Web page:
Stage hypnosis has long had something of an image problem. It’s often denounced as manipulative and exploitative, a dubious entertainment that routinely humiliates people. It’s also attacked on two rather contradictory fronts. On the one hand, stage hypnotists are dismissed as frauds and charlatans. On the other, they’re seen as irresponsible users of dangerous mind control powers. So just how accurate is the skeptic’s view of stage hypnosis?
The first criticism, that stage hypnosis is somehow morally wrong, is really just a matter of personal taste. As every stage hypnotist would be quick to point out, the audience is composed of paying adults, who are fully aware of what to expect from the show and what being a volunteer is likely to involve.
Some stage hypnotists may suggest that events are beyond the subject’s control. In truth, however, the performer is very careful to select only those people who can be trusted to put on a good show. Introverted people who are uncomfortable being the centre of attention do not make for good entertainment, so they are highly unlikely to end up on stage (if they even attend the show in the first place). The stage hypnotist’s success depends on bringing an agreeable band of willing and extroverted people before an audience and helping them to put on a show. As such, stage hypnosis is no more manipulative or exploitative than karaoke. Paul McKenna’s description of it as “3D karaoke” is a good analogy.
Whether stage hypnosis is somehow fraudulent is a more complex question. No doubt there have been some stage hypnotists who used stooges planted in the audience, in just the same way that some stage magicians have used accomplices. Just because some performers choose crude or unsubtle ways to obtain their effects is no reason to dismiss the practice as a whole.
The comparison between stage magic and stage hypnosis is a telling one, since both performers are trying to achieve an overall effect – the effect that an audience has paid to see. Showmanship, misdirection and deception all play a part in this. Ormond McGill, author of the seminal Encyclopaedia of Genuine Stage Hypnosis (1947), was quite open about the role of deception in stage hypnosis routines. Entire acts can be based on “off-microphone whispers”, basically asking the volunteer to play along with the hypnotist’s suggestion to fool the audience. Of course, the hypnotist would need to be very sure that the volunteer would actually do this!
Other sleight-of-hand tricks include routines that look hypnotic but which aren’t, such as the “human plank” trick where the volunteer is made rigid and suspended between two chairs. This has more to do with physiology than hypnosis. Or the stage hypnotist might make a “fake challenge”, for example, suggesting that the volunteer cannot open their eyes but never actually asking them to try. From the audience’s point of view, this looks like a hypnotic challenge has been issued, when it hasn’t. If the volunteer was asked to try and open their eyes, they might well do so!
All of this is sleight-of-hand, and as such, a legitimate part of any show business act. In other ways, however, the stage magic/stage hypnosis comparison is misleading, since nobody watches a stage magician expecting to see real magic. Everybody knows that the performer is creating an illusion, and the fun is in suspending disbelief or trying to work out how it’s done. With stage hypnosis, there’s always the question about whether the volunteer is “really” hypnotised or not. This is more difficult to answer, since there’s always been a lot of disagreement about what hypnosis actually is, and whether it’s a special, identifiable state or not. Some skeptics dismiss the whole thing as the product of suggestion, but this just pushes the whole question back another stage – after all, what is “suggestion” if not a form of hypnosis?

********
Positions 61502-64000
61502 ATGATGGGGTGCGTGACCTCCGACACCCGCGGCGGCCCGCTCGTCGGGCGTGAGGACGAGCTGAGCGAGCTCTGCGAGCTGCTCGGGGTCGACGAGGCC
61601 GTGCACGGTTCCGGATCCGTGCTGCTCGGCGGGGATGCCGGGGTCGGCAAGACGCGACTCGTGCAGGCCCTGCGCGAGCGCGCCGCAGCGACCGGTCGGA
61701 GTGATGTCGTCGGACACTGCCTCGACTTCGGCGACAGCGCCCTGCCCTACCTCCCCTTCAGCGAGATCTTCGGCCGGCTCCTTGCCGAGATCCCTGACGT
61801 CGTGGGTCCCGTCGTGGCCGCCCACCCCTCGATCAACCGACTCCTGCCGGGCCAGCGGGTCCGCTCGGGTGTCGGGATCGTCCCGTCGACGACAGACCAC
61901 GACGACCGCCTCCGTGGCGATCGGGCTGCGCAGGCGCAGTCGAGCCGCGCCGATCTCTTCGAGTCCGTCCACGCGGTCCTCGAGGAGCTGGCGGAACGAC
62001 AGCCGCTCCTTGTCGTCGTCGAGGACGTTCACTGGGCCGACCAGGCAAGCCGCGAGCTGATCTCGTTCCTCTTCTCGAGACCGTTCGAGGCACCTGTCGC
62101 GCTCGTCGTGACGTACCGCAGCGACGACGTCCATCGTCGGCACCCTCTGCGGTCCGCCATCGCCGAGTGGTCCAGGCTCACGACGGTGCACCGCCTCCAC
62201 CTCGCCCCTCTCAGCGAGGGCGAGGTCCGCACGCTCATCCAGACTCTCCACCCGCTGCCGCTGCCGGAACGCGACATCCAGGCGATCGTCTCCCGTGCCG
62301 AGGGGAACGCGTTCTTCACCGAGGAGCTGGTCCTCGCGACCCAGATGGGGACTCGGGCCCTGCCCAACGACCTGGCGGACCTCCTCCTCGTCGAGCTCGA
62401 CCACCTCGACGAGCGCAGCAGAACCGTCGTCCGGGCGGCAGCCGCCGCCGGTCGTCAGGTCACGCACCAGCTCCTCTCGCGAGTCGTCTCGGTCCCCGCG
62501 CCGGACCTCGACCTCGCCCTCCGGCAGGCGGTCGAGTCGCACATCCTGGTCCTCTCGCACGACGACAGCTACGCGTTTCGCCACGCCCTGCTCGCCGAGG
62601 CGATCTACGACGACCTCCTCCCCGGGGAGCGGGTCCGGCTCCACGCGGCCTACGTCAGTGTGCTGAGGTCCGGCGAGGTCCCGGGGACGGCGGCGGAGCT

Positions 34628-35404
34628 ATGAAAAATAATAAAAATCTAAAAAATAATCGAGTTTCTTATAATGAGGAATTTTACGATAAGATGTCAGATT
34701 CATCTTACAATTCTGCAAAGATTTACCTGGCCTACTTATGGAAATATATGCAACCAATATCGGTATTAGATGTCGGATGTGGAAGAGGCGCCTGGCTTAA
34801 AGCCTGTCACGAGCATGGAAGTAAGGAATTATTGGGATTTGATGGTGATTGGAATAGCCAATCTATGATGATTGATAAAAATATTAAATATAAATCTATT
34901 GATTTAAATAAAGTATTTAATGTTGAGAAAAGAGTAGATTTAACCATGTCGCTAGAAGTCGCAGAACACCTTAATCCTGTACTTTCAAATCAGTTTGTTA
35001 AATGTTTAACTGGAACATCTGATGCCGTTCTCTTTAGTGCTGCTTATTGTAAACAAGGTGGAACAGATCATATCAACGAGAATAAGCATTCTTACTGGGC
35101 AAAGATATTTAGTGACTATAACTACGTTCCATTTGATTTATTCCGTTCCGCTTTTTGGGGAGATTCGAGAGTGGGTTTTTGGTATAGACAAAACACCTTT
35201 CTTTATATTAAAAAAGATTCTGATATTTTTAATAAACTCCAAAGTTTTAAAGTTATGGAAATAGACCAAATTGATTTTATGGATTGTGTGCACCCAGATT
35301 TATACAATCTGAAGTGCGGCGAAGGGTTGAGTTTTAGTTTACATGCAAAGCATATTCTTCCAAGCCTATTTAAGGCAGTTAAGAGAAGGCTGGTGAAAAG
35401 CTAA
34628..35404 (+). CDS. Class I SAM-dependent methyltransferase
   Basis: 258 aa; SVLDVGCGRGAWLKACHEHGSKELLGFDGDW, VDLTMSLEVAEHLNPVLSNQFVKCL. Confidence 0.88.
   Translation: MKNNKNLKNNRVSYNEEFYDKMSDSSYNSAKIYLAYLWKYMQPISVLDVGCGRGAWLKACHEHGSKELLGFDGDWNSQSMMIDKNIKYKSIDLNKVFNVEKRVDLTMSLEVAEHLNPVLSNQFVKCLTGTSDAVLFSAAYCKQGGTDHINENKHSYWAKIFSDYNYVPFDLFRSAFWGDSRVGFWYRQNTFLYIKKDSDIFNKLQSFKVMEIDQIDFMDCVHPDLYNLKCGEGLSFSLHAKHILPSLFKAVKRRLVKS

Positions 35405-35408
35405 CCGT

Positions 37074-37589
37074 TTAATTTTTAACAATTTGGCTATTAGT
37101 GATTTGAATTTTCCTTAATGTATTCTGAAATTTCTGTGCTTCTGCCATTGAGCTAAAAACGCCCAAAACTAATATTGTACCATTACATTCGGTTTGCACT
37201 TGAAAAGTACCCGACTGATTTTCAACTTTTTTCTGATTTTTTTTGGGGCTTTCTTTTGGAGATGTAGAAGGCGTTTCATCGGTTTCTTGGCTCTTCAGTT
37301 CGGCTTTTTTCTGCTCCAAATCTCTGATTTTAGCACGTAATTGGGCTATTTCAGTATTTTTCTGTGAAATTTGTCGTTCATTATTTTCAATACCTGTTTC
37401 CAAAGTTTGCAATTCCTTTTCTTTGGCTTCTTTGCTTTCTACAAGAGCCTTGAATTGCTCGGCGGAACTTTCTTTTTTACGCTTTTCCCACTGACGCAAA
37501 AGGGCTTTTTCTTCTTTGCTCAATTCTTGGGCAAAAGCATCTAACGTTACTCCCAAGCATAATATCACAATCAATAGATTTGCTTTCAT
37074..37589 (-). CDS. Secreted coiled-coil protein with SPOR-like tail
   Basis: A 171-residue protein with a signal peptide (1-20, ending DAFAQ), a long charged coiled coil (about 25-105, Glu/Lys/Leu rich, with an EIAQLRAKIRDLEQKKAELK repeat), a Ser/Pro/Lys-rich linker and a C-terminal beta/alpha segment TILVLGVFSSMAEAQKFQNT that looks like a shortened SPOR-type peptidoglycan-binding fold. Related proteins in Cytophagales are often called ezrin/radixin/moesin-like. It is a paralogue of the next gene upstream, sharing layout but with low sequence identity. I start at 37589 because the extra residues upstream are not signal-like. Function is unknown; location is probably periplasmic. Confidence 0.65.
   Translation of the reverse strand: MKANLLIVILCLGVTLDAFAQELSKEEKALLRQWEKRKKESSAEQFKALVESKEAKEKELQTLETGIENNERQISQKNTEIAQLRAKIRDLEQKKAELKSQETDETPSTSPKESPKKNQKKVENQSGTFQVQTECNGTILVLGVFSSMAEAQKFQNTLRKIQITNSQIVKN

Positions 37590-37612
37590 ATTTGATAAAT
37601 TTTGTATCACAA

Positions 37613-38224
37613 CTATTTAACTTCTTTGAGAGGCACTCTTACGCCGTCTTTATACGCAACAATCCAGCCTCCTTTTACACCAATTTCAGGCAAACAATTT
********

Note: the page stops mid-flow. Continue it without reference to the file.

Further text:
Most practitioners of hypnosis these days, whether clinical, therapeutic or stage hypnotists, tend to define hypnotic trance as a highly focused state of attention. By that definition, participants in a stage hypnosis show are most definitely hypnotised, as everything the hypnotist does is designed to focus their attention on acting out their suggestions. Modern research linking hypnosis to the REM state (Hypnosis and Trance States, A New Psychobiological Explanation – J. Griffin, I. Tyrrell, 1998) also ties in with this, since a lot of the bizarre behaviour displayed on stage is actually very common in dreams – seeing things that aren’t there, acting out of character, adopting different voices and so on. Hypnosis, and all of its associated phenomena, such as amnesia, sensory distortion and age regression, is an everyday state that we all dip into and out of every single day of our lives. The stage hypnotist just creates and uses that state deliberately, for the purposes of the show.
Finally, there is the idea that stage hypnosis is somehow dangerous. In the UK, the 1952 Hypnotism Act was introduced to protect the public from bad or unscrupulous hypnotists. In effect, a stage show claiming to use hypnosis has to be licensed by the local authority. A slew of bad publicity and high profile court cases led to a review of the Act by the Home Office in 1995. Their report concluded that “there was no evidence of serious risk to participants in stage hypnosis, and that any risk which does exist is much less significant than that involved in many other activities.”
Of course, people are fully entitled to be skeptical or dismissive of stage hypnosis, just as they are fully entitled to be dismissive of stage magic or stand up comedy or any other type of entertainment. However, to see stage hypnosis as inherently wrong is simply unjustified. It’s a form of entertainment that you may or may not enjoy, depending on your personal taste.